The old-fashioned “bleeding heart” flower has long been a favorite perennial of the shady flower garden. This hardy plant blooms prolifically in early spring and finishes its growing cycle when warm weather sets in. Learn when to plant bleeding heart, how to care for it, and other tips in our growing guide.
About Bleeding Heart Flower
Once called the finest hardy plant of the 19th century, bleeding heart soon became as “common as a wallpaper pattern.” Today, this perennial is in favor because it is easy to grow and nothing surpasses its attention-getting form: graceful arching, 3-foot stems adorned with dangling pink, red, or white flower hearts. The hearts appear to be dripping (hence its most common name).
Blooming in the spring, bleeding heart will grow up to 2 feet high and up to 30 inches wide. It finishes its growing cycle when warm weather sets in. The flowers fade, the leaves die back, and the plant goes dormant in late spring or early summer.
Bleeding Hearts are woodland plants so they enjoy the partial shade of spring-flowering trees such as dogwoods and serviceberries. They won’t flower in deep shade. Near the house, mix with hostas and lamium for texture.
Bleeding heart is hardy in Zones 2 to 9. Choose a site with part sun or light shade. Soil must be fertile like their woodland environment; add organic matter such as decayed leaves (leaf mold) or good compost. Ensure soil is well-draining but generally moist, never dried-out.
When to Plant Bleeding Heart
Plant tubers in spring after the threat of frost has passed or in the early fall. (See local frost dates.)
How to Plant Bleeding Heart
Space old-fashioned bleeding hearts about 24 inches apart.
Loosen the soil to 1 foot deep, mix in organic matter, and plant tubers about an inch below the surface; backfill and firm soil.
Water to soak the soil after planting.
Spread mulch (such as decayed leaves) around the plant to keep moisture in and weeds out.
In spring, apply a thin layer of compost, followed by mulch, to help retain moisture (and deter weeds). Soil rich with organic matter is all the fertilizer this plant needs.
Keep soil moist, but not soggy. If you plant is new, we would suggest watering weekly during the first season. But once established, only water if rainfall is less than 1 inch per week.
Deadheading faded flowers can prolong bloom of some varieties.
When the plant goes dormant, you may cut back the leaves and stems when they begin to yellow and wither away. Leave 1 inch of the stalk to protect the crown during the winter months.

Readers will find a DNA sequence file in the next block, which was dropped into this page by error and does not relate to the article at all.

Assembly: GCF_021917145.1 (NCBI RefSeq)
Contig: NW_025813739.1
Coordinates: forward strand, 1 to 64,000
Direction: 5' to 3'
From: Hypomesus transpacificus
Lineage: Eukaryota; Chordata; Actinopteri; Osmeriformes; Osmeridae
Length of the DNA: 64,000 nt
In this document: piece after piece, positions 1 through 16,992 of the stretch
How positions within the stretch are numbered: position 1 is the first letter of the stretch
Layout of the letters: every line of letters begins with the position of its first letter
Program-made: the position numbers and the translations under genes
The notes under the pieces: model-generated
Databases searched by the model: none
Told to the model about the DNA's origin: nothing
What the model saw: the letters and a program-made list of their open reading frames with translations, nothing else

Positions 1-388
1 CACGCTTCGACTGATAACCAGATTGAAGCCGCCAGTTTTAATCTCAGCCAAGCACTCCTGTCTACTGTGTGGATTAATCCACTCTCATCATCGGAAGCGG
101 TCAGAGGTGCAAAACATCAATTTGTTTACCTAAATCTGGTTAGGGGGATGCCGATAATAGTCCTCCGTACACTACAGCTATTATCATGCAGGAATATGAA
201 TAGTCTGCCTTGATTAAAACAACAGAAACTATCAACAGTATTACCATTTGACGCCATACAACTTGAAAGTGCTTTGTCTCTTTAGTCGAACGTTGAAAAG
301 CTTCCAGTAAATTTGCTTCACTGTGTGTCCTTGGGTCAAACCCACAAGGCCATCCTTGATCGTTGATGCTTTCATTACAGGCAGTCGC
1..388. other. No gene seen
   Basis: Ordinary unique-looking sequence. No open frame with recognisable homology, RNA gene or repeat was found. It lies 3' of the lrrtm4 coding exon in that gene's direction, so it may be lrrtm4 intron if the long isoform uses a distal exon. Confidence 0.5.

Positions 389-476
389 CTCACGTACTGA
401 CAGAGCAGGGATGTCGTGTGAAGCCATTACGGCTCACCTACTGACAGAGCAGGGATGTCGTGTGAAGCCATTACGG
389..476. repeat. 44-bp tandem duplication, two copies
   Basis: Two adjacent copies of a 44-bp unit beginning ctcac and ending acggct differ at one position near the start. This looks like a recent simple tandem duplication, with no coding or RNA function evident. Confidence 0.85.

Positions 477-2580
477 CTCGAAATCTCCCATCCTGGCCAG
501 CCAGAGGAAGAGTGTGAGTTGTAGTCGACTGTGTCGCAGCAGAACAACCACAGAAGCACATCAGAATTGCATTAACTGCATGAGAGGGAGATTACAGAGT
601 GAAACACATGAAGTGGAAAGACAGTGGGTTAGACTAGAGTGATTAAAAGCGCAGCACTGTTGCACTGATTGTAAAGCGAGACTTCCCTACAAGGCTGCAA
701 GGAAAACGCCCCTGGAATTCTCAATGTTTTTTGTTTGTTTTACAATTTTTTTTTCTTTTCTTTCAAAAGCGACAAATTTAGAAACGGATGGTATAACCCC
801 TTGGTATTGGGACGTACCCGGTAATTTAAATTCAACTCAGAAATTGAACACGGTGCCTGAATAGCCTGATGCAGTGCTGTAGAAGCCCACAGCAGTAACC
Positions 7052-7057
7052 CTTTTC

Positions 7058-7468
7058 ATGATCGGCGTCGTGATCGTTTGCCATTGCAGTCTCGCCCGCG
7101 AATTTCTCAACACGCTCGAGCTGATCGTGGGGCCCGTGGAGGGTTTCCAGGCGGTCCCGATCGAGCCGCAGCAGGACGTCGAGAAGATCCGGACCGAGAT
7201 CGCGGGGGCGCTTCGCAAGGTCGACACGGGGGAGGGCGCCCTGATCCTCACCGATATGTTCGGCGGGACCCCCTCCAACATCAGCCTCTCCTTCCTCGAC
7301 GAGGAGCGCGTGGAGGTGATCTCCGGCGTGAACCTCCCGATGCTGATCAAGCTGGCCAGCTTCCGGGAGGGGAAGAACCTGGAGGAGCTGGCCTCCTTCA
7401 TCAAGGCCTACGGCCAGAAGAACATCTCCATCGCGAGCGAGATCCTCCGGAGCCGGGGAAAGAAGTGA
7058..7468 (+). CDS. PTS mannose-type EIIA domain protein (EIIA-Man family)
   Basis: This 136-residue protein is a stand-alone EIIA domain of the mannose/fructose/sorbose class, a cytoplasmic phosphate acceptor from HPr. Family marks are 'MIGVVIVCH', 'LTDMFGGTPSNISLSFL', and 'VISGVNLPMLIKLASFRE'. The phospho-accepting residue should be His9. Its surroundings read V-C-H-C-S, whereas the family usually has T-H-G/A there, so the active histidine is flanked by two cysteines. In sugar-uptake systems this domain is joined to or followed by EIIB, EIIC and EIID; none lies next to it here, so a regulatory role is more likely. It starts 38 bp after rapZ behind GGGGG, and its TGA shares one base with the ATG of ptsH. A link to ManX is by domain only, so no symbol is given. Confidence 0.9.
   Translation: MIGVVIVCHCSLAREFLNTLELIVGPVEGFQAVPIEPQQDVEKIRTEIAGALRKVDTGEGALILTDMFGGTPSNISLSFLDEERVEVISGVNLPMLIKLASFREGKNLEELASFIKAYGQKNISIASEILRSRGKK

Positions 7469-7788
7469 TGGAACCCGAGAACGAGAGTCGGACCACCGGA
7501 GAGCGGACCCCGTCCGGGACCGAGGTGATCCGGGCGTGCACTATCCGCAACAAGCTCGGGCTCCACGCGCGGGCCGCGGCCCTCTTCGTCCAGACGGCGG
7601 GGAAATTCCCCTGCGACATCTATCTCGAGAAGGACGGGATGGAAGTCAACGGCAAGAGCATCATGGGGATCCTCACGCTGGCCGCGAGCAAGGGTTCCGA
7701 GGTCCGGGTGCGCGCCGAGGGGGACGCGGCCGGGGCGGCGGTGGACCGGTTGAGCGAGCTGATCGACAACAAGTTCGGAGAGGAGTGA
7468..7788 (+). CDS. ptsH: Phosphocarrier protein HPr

Bleeding heart does not like being moved. It will thrive for years without being divided or replanted. If transplanting is necessary, do it as soon as the first leaves poke out of the soil in early spring.
Propagate by division in early spring, just before growth starts or by root cuttings in autumn. Bleeding heart also self-sows prodigiously.
Plant shade-loving annuals like begonias or impatiens in the garden space where the bleeding heart grew.
Mix in shade-loving perennials that bloom in mid- to late summer to fill the space as bleeding heart goes dormant. Hosta and coral bells are examples.
There are more than 20 species of Dicentra. Many new hybrids have been developed to increase heat tolerance and vigor.
D. spectabilis ‘Valentine’: white-tip cherry-red blooms on burgundy stems
D. eximia ‘Zestful’: native to North America; “fringed” (fern-leaf) foliage, with pale pink flowers; 12-18 inches tall
D. extimia ‘King of Hearts’: small, fern-leaf foliage, with rose-red flowers.
D. eximia ‘Aurora’: small, fern-leaf foliage, with white blooms.
D. cucullaria (aka “Dutchman breeches”): native to North America; fragrant, yellow-tip white flowers resembling pantaloons; 4 to 12 inches tall
Image: The delicate pantaloon-shape blooms of Dutchman’s Breeches. Credit: Mike Truchon/Shutterstock
Entire stems of bleeding heart can be used as cut flowers. Vase life is up to 2 weeks.
The bleeding heart is lovely as a pressed flower. Pick flowers early in the morning after the dew has dried. Put them between two sheets of paper and place this bundle between the pages of a thick book. After a couple of weeks you’ll have perfect flat, papery hearts. See how to press flowers.
Wit and Wisdom
This early-spring bloomer is also known as lady’s locket, lady’s heart, and lyre flower.
Dicentra spectabilis is native to northeastern China, Japan, and Korea.